What Do Students Do During Housekeeping?
Each student has a list of activities in their journal that will enable them to be prepared for the workshop lessons. This list is provided to students on brightly colored paper and pasted into the focus lesson section of their reader's notebook during the launching unit of Reader's Workshop. The list provides students with all of the possible activities that can and should take place during Housekeeping. Not all of these activities take place every day:
1. If you finish a book, put a pin up on the world map showing the setting of the story.
2. If your setting does not take place on earth, put a pin on one of the genre posters surrounding the world map.
3. Update your reading log — remember to include the author's name and today's date.
4. Write an entry in your journal to Mrs. Williams when you finish a book (every time!) and put your journal in the basket. Use the journal topic list to guide your entry.
5. Put a genre sticker on your reading folder.
6. Open to the "Someday" page in your reading journal and be prepared for today's booktalk.
7. Add a book to your bookbag – remember to vary your reading diet.
8. Work in a small group on a reading goal or a question you have about your book.
9. Do the five-finger rule with a friend — remember to "clunk it" (check the vocabulary) too!
10. Ask Mrs. Williams quick questions about your book – talk about your reading!
11. Talk to other adults in the room about your reading.
12. Review your journal entries for progress on your reading goals.
13. Prepare for a book talk.
14. Work on an anchor chart.
15. Reread pages for "zoning" (independent reading) or for a read aloud.
16. Update your read-aloud journal.
17. Update your book count.
18. Get recommendations from others for books.
19. Read a picture book that you have been meaning to get to.
20. Reread the last few pages of our interactive read aloud so that you can remember what we were discussing yesterday about the book.
21. Review your read aloud journal and update any illustrations or open-ended questions.
22. Do a maintenance check on the library or sticker bucket.
23. Ask yourself – Did I do all of my housekeeping?
As I am listing the goals, objectives and activities on the whiteboard, each student is reading the board as they examine their materials (book bags, reading journals, reading folders, etc.), in order to prepare for the workshop session and to make decisions about those materials based on the goals and objectives of the lesson. Each student is responsible to know how to organize his or her time and activities based on discussions in small-group conferences and individual conferences. Conferences with students allow me to help them set goals not only for their reading, but for their daily reading routines as well.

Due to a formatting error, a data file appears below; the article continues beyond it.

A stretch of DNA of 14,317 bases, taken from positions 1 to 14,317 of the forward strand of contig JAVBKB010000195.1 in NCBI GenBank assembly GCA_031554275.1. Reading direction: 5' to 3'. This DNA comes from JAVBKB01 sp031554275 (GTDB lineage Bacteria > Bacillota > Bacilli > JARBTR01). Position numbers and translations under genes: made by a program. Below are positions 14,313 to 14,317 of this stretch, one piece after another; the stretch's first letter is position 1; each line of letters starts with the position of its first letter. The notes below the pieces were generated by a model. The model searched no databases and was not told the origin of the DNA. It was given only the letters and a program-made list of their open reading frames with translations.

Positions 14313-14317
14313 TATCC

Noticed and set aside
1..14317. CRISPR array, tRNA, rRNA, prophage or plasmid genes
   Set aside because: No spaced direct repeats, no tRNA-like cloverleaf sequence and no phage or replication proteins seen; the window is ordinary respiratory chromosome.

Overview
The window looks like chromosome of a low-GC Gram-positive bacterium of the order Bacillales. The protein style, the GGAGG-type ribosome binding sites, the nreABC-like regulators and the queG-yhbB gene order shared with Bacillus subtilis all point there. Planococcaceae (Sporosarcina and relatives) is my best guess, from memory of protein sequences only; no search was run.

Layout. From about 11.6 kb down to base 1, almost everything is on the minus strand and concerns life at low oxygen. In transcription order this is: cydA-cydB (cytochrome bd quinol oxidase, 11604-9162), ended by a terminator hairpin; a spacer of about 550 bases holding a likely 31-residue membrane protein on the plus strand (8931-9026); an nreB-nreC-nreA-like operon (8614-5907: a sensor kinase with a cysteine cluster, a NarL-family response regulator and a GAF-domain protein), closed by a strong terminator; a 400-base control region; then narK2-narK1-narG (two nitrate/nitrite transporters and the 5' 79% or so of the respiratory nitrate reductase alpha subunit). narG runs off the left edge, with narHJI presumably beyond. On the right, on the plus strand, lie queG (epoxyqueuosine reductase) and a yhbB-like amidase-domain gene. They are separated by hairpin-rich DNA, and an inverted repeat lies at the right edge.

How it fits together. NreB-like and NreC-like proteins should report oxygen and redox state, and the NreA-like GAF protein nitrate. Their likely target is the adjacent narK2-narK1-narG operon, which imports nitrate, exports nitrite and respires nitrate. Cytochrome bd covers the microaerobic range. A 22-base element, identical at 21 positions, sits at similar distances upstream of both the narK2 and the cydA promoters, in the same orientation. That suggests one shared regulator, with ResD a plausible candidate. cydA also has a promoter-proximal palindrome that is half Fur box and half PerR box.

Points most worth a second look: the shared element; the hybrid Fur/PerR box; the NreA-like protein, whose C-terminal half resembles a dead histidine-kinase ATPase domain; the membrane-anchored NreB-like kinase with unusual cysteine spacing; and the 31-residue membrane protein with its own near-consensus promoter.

Students vary their housekeeping chores during this time. They may be filling their book bags with new books, working on a journal entry, updating a reading log, or working on goals that have been established during a reading conference. It is a time for children to prepare a book talk for the class, or meet with a small book group. Some children use this time to track the settings of their books on a world map with individually assigned push pins, or to add genre stickers to their reading folders. Some children "five finger" a book with a partner, or check on the vocabulary in a book with a partner.
Once a week, students count their books to report their totals for our weekly book counts. In some instances, students will use the time to complete activities that we have been working on during our interactive read aloud or in small groups. To the untrained eye, it may look a bit chaotic, but after close examination it is clear that the amount of meaningful work taking place is incredible! The children are on task, engaged and fully independent.
A timer set for two minutes signals the end of Housekeeping and the need to move into Reader's Workshop. At the end of Housekeeping, students prepare for a daily booktalk by turning their journals to a "someday page," to track potential book titles for future reading. Twice a week I take a "status of the class," to keep track of individual progress in reading. On status days, students have a few more minutes to organize their journals and reading logs while seated at their desks, and anyone who had been working with an educational assistant can prepare for the upcoming lesson. It is a time to refocus quietly in preparation for the rest of the Reader's Workshop.
Until Tomorrow . . .
Maintaining an organized home is a challenge, and some days are messier than others. Organizing and preparing for Reader's Workshop can be a challenge, and some days are messier than others as well. But once students begin tackling the "chore list" and everyone takes responsibility for their work, the results can be amazing.